Related: aviation, garret, bibliography references, fuel economy, loose
  • Naval Aviation - 1,607 words
    Naval Aviation Throughout the history of Naval Aviation, one can see a growing force. As new technology and innovations arose and advanced, Naval Aviation improved as well. In times of war and peace, through training and dedication, naval aviators improved their abilities and tactics to produce the fighting force it is today. If by chance, the "revolt of the admirals" had failed, the United States Military would not be what it is today and the Navy could not have the liberty of enjoying the Mahanian concept of commanding the sea. As new technology and innovations arose in the late 1800s and early 1900s, the military potentials for Naval Aviation were not so evident. Interest grew in 1898 dur ...
    Related: aviation, naval, naval institute press, united states naval, late 1800s
  • Regulation Of Aviation On A Federal, State And Local Level - 1,350 words
    Regulation Of Aviation On A Federal, State And Local Level Regulation of Aviation at the Federal, State and Local Level Aviation has an impact on everybody and everything. Not only does it have an impact on a worldwide base, but it also has as big an impact on local business. Aviation in regulated in many different ways nationwide. There are many regulations that are federal, such as airspace, and must be obeyed by everyone and there are regulations that are local, such as traffic pattern altitude, and must be obeyed as if they were federal regs. As in any other field of work there are laws and regulations people must obey by. If people were allowed to do what ever they want, then we would l ...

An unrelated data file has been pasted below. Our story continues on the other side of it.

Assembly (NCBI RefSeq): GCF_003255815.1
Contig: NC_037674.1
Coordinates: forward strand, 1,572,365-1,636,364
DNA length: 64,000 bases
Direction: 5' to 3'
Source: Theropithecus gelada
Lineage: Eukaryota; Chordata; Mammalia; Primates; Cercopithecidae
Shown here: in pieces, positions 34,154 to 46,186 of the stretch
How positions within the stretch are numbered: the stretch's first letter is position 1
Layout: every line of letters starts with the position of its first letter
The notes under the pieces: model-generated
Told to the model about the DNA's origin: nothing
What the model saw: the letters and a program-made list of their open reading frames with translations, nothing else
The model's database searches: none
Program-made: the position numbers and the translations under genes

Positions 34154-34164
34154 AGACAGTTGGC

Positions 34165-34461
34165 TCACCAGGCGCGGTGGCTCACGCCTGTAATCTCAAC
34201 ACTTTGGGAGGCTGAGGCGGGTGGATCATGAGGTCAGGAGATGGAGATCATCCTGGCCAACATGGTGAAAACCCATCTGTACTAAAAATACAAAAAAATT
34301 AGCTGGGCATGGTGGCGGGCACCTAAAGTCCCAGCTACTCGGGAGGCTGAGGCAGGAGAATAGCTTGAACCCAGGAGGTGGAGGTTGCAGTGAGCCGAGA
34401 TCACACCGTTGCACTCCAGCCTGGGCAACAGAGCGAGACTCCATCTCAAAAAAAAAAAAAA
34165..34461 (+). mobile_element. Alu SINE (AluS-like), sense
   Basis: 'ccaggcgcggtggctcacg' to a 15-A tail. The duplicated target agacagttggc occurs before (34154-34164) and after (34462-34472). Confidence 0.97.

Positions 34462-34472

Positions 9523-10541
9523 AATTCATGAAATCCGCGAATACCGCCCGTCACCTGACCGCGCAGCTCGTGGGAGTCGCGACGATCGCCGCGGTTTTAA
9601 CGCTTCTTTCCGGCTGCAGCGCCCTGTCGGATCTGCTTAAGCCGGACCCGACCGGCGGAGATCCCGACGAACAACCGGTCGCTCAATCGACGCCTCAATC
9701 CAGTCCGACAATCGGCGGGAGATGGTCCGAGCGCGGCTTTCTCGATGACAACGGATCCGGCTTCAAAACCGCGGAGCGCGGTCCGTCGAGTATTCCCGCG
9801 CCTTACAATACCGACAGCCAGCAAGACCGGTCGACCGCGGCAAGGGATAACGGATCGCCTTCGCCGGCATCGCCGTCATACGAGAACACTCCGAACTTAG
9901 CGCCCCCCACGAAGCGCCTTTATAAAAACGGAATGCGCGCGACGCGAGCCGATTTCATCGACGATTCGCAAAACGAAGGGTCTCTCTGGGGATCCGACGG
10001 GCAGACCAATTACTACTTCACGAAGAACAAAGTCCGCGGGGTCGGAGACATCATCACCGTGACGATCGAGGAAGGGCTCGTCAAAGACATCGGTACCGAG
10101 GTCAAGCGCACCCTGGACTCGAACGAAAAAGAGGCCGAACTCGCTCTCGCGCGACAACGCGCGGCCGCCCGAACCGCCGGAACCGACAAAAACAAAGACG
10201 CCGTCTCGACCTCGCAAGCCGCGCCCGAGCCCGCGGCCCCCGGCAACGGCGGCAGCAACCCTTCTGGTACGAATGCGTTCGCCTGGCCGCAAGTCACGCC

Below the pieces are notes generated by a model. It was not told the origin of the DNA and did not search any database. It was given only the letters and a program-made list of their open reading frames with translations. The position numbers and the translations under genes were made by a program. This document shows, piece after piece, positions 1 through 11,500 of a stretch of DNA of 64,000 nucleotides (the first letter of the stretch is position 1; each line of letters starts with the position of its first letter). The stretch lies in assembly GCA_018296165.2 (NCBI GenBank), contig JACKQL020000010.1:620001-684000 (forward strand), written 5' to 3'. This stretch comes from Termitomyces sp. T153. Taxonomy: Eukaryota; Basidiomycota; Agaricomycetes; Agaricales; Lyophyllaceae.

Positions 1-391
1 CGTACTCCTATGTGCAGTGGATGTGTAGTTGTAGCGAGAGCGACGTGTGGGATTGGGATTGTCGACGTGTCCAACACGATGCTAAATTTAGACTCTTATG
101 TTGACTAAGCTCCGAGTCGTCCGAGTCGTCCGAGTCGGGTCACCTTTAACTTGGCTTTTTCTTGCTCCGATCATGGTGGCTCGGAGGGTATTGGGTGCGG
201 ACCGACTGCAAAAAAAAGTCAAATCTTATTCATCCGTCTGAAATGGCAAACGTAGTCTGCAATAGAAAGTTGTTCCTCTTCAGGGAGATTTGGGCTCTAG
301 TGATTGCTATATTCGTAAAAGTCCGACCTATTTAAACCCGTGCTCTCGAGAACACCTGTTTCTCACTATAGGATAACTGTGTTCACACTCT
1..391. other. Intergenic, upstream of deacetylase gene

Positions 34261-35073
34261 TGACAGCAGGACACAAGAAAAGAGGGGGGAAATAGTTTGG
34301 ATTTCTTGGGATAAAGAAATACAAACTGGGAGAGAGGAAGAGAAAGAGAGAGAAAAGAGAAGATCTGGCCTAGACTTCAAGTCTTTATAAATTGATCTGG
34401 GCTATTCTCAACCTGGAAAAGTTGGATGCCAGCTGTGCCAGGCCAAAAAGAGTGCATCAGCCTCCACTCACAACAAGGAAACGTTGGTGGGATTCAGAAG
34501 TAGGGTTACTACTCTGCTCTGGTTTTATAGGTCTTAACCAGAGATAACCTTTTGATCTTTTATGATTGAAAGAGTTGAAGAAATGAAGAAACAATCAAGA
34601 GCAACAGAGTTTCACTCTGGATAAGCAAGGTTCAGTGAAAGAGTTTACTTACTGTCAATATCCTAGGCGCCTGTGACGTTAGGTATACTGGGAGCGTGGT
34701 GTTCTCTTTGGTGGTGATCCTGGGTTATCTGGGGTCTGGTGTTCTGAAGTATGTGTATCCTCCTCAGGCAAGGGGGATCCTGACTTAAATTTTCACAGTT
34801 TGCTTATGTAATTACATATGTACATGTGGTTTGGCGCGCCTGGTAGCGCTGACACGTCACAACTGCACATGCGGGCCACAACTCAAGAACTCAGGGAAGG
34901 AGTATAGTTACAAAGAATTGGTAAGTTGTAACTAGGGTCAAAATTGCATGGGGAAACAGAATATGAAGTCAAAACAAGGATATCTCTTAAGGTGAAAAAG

Related: aviation, aviation administration, aviation industry, federal aviation, general aviation, regulation
  • The Future Of Aviation Insurance - 1,732 words
    The Future Of Aviation Insurance Insurance and the Future of Aviation AVM 401 Analysis of Issues in the Aviation Industry Southern Illinois University, Carbondale September 26, 2000 Assignment #2 Introduction This report will discuss the future of the aviation industry and the effects of high insurance cost. As the industry enters into the millennium, the insurance industry must look at several problems that also face the aviation industry. Survival for the small FBOs is getting harder each day; the threat of financial devastation is real when it comes to lawsuits. General aviation may be forced to change its way of doing business and become more like the military and commercial airlines. On ...
    Related: aviation, aviation industry, aviation safety, general aviation, insurance, insurance company, insurance industry
  • About The 70s - 521 words
    About The 70'S Tonight I will be speaking about one of the most controversial eras of our time. The 70s. When terms like Pardy Hardy! Goin' Cruizin' Right On! ROCK ON!! and Shake your Booty were getting used in everyday conversation. Guys wore their hair long and in afros. Pet rocks were a kids best friend, and mood rings let you know if someone was feeling down. 8 tracks had came and gone, with cassette tapes taking over in a hurry. For the weekend fun, disco clubs were the place to be. If you didnt feel like dancing, cruising the highway while on your CB radio was the alternative, that was if the gas shortage wasnt to bad. You wouldnt have been alarmed if you saw a crazed naked guy running ...